David. In this way, people not only can influence God, they can also command him to act in one way or another.
Thomas. That is impossible, the God which I know to exist cannot be commanded to do anything. He gives the commandments.
David. It seems that you are caught in a contradiction. You pray to your God to influence his actions. However at the same time, you agree that influencing God is the same thing as commanding him to do something. You say that such an action, commanding God to do something, is impossible. Hence you say that this God, who you are not exactly sure of his character, both can and cannot be influenced.
Thomas. It seems that I am not even faintly aware of how God can be both influenced as well as not influenced, for this is a contradiction, and while I cannot understand his exact nature, I am certain it could not include a contradiction. I must concede, David, that I do not know God’s nature at all.
David. And as we have already shown, if one does not know something’s nature, one cannot be certain to know anything about it, including its existence. Hence, to attempt to influence the behavior of something which not only cannot be influenced, has either an unknown or an absurd nature, and also cannot even certainly be known to exist, would be the most foolish thing imaginable?
Thomas. It seems I have been acting foolish all my life.
David. Thomas, do not be so hard on yourself for I do not think this to be the case. I would rather say that you are simply incorrect in associating yourself as a theist, if by a theist, we mean someone who knows for certain the existence of God. Why is it that you wished to gain favor from God in the first place?
Thomas. Because I feel that he has done so much for me, I wanted to pay him back so that he would continue to look after me as he has in the past.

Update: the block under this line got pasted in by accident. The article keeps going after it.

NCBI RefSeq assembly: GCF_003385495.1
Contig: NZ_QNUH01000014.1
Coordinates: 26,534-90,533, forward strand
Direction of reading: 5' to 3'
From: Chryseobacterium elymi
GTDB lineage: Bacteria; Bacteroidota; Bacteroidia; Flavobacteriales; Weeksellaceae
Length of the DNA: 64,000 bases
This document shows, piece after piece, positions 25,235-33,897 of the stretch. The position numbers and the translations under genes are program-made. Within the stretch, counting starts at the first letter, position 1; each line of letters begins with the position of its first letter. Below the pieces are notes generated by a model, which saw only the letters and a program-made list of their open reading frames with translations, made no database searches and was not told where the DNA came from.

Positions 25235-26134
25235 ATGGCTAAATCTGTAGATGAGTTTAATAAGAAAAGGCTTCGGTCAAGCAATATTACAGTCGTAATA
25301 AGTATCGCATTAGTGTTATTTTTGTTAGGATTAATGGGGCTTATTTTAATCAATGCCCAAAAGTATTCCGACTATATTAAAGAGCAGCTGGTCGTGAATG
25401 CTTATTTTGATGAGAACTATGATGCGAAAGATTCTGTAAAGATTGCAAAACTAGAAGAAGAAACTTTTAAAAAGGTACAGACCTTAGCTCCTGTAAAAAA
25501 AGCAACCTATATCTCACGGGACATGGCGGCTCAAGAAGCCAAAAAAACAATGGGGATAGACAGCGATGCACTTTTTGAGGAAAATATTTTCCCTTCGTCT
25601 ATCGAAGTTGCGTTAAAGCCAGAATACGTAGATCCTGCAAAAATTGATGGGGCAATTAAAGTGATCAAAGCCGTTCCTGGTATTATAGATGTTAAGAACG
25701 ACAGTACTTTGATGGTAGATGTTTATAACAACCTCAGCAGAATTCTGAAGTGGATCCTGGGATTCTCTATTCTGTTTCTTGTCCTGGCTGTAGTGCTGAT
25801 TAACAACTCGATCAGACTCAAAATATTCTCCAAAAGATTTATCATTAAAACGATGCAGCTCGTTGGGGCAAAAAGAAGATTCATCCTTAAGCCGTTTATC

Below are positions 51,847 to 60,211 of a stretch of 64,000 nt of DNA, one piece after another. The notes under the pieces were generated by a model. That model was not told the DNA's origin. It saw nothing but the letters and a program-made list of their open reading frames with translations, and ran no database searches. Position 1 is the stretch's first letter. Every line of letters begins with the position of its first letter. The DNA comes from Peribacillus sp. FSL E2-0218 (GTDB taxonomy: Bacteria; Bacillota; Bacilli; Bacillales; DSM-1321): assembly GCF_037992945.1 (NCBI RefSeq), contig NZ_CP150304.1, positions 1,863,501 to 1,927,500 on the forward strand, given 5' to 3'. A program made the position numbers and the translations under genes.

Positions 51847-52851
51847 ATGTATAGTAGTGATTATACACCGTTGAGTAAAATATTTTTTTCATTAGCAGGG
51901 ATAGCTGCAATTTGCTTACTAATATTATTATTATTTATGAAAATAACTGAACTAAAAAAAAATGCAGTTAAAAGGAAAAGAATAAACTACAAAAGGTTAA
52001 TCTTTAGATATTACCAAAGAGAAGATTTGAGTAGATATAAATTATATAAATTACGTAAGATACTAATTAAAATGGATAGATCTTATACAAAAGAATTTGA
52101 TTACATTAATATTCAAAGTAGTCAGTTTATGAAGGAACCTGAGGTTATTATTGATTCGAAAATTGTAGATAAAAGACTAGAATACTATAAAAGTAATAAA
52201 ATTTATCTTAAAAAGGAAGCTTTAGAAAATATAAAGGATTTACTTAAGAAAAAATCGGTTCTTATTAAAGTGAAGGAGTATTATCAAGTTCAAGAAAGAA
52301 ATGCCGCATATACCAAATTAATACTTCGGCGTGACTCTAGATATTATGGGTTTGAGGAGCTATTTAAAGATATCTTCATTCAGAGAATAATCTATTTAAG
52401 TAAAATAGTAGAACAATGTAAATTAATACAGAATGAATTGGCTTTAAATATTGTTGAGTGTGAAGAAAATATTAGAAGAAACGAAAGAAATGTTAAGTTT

David. It seems clear that you acted with good intentions. I feel that acting with good intentions is appropriate. Would you agree?
Thomas. Sure.
David. I also think that acting out of good intentions is more important than worrying about whether one is foolish or not. Would you rather be acquainted with someone who had good intention, but may act foolishly, or someone who did not act foolish, but had bad intentions?
Thomas. I would rather deal with someone who was foolish but had good intentions.
David. Hence, it would be foolish for a person to have bad intentions and also hope to gain your acquaintance?
Thomas. I guess so.
David. Therefore, one who has bad intentions is foolish in of themselves. Would you say that having bad intentions is the opposite as having good intentions?
Thomas. Yes.
David. Therefore, having bad intentions should lead to acting in an opposite fashion as one who has good intentions would be led to act.
Thomas. Yes.
David. Foolish is of course the opposite of acting not foolishly. Therefore, if someone with bad intentions is to act foolishly, and someone with good intentions acts in an opposite manner, how must that person act?
Thomas. Not foolishly, of course.
David. Hence, I would say that since in serving God you acted with good intentions, you acted not foolishly. However, I would say that it is foolish for you to continue to call yourself a theist, as such an action would not be with good intentions, but rather out of stubbornness.
Thomas. It seems you are right. I see now that I clearly do not know, and hence, I really am an agnostic. I just hope that this whole exercise was not merely wordplay.
David. Thomas, I assure you, all self-evaluation has its merit.